WASHINGTON (WUSA9) -- We've learned about a major failure of oversight to make sure billions of your tax dollars aren't being wasted.
A new audit finds Maryland did not try to prevent waste, fraud, and abuse in some taxpayer-funded health care.
A report released Monday by the Maryland Office of Legislative Audits found a lack of oversight of some of the $7.6 billion a year administered by the Medical Care Programs Administration (MCPA) that may have led to taxpayers footing the bill for health care and patients that did not exist.
Among the findings:
- No one checked since 2007 to make sure the $1.1 billion a year in services that hospitals billed the state for were actually provided.
- The unnamed contractor paid $9 million a year to enroll people for care took credit for patients that did not exist. The failure to meet enrollment targets went on every month, the report alleges, for at least four years.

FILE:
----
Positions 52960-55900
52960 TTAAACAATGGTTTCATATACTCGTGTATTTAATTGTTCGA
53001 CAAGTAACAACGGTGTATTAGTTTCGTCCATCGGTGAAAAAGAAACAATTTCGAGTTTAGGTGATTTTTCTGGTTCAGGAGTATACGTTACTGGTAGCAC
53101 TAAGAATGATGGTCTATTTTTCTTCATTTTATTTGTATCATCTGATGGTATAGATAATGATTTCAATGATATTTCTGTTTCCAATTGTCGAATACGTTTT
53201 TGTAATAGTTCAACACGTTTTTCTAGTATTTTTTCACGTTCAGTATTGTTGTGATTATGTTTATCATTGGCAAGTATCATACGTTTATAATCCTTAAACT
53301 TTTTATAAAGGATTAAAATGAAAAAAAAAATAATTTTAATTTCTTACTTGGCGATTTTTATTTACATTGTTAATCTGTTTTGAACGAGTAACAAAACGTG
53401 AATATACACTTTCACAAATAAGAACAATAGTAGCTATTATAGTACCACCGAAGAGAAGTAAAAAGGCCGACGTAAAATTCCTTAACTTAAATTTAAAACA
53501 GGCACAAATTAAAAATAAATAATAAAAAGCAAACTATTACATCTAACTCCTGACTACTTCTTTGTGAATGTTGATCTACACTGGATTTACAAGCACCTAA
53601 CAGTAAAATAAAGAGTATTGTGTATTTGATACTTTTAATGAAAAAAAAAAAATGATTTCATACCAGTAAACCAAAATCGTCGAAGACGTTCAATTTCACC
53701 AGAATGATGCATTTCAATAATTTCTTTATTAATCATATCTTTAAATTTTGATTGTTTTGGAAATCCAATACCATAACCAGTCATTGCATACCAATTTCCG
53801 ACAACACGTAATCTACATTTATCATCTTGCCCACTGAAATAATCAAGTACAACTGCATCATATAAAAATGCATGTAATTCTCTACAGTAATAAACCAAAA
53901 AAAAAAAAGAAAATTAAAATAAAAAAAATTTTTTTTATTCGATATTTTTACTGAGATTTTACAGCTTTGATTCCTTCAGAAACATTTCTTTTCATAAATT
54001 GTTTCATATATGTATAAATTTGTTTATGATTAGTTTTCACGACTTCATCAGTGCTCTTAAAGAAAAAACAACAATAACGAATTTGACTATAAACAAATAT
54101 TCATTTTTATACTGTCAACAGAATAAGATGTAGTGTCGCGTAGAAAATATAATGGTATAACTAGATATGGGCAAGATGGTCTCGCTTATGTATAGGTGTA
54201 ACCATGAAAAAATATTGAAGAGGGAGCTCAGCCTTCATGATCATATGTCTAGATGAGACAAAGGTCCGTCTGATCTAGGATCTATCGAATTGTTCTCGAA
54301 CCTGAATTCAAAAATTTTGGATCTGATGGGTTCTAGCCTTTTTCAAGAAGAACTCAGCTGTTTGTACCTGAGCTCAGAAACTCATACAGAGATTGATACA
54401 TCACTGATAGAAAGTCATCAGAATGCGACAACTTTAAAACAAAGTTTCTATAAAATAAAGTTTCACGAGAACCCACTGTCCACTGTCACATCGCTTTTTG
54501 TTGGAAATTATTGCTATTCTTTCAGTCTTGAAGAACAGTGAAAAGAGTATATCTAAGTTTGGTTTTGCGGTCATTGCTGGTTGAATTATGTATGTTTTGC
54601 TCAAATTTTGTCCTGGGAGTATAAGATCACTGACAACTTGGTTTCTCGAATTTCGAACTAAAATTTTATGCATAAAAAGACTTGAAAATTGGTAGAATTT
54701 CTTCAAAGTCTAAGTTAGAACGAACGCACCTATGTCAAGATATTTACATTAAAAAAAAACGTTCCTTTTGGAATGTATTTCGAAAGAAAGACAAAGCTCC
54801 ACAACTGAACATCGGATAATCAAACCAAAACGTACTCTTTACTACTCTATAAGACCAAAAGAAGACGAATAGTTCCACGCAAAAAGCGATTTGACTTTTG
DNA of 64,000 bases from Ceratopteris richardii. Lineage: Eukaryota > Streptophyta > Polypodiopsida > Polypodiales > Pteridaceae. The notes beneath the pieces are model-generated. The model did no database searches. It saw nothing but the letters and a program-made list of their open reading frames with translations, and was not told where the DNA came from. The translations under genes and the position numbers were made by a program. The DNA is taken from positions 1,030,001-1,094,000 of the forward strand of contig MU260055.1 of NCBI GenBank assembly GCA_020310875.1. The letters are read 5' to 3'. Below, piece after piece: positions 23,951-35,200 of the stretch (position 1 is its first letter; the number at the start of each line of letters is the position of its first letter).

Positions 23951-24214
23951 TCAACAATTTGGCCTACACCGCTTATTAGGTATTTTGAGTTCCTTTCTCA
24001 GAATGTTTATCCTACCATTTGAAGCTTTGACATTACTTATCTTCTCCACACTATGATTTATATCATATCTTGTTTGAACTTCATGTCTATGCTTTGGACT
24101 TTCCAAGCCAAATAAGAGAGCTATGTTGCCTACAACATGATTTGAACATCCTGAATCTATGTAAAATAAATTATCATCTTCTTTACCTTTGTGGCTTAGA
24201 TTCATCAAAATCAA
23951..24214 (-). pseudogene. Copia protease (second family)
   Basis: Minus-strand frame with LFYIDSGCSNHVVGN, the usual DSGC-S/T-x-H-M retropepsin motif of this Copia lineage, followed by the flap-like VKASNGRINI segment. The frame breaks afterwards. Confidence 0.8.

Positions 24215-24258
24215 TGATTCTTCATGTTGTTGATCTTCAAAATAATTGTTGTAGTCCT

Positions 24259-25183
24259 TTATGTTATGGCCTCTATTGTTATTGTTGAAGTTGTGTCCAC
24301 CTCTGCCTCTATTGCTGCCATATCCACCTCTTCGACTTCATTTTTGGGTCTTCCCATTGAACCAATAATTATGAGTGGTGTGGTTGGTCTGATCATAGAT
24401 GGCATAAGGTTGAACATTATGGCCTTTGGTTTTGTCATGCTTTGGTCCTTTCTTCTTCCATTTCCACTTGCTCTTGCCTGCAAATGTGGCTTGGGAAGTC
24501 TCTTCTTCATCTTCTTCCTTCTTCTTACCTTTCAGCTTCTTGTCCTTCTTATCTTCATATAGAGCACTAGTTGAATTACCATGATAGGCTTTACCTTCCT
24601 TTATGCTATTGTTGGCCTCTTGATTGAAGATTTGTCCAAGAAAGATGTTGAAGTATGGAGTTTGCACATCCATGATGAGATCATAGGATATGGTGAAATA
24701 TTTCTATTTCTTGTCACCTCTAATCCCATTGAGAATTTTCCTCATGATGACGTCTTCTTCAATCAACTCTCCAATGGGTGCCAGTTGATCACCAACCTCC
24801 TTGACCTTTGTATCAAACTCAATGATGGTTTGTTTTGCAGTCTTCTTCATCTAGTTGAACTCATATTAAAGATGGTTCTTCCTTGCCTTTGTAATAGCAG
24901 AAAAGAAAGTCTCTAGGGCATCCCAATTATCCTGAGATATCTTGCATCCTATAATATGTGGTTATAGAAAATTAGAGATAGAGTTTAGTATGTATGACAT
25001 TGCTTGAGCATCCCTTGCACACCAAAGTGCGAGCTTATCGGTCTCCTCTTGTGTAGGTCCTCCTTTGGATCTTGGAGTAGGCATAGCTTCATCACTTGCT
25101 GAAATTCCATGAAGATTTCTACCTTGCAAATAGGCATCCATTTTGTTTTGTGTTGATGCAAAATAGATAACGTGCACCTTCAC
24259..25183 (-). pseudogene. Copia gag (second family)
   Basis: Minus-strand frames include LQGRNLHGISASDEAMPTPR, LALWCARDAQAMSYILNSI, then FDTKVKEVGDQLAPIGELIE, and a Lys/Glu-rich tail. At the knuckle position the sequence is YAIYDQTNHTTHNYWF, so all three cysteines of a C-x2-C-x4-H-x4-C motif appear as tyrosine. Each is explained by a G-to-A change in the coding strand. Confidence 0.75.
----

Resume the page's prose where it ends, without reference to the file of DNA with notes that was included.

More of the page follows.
Legislative Auditor Thomas J. Barnickel III told WUSA9 there was a failure of oversight of Medicaid spending in the state.
"We're not making sure that they are, in fact, doing what we expect them to do," Barnickel said in a phone interview, explaining that a lack of proper oversight is not isolated to MCPA.
"Monitoring contracts is an issue statewide. It's something the state as a whole can do a better job," said Barnickel.
The Department of Health and Mental Hygiene pledged to do better.
Its inspector general, Thomas V. Russell, told WUSA9 the Department has already recovered this year $28 million that should not have been spent.
"The Department always takes these audits very seriously," Russell said. "We use them as a benchmark to improve our internal controls and monitoring policies,"
"We'll work very closely with the Legislative Auditor to make sure that we implement the action plan," Russell pledged.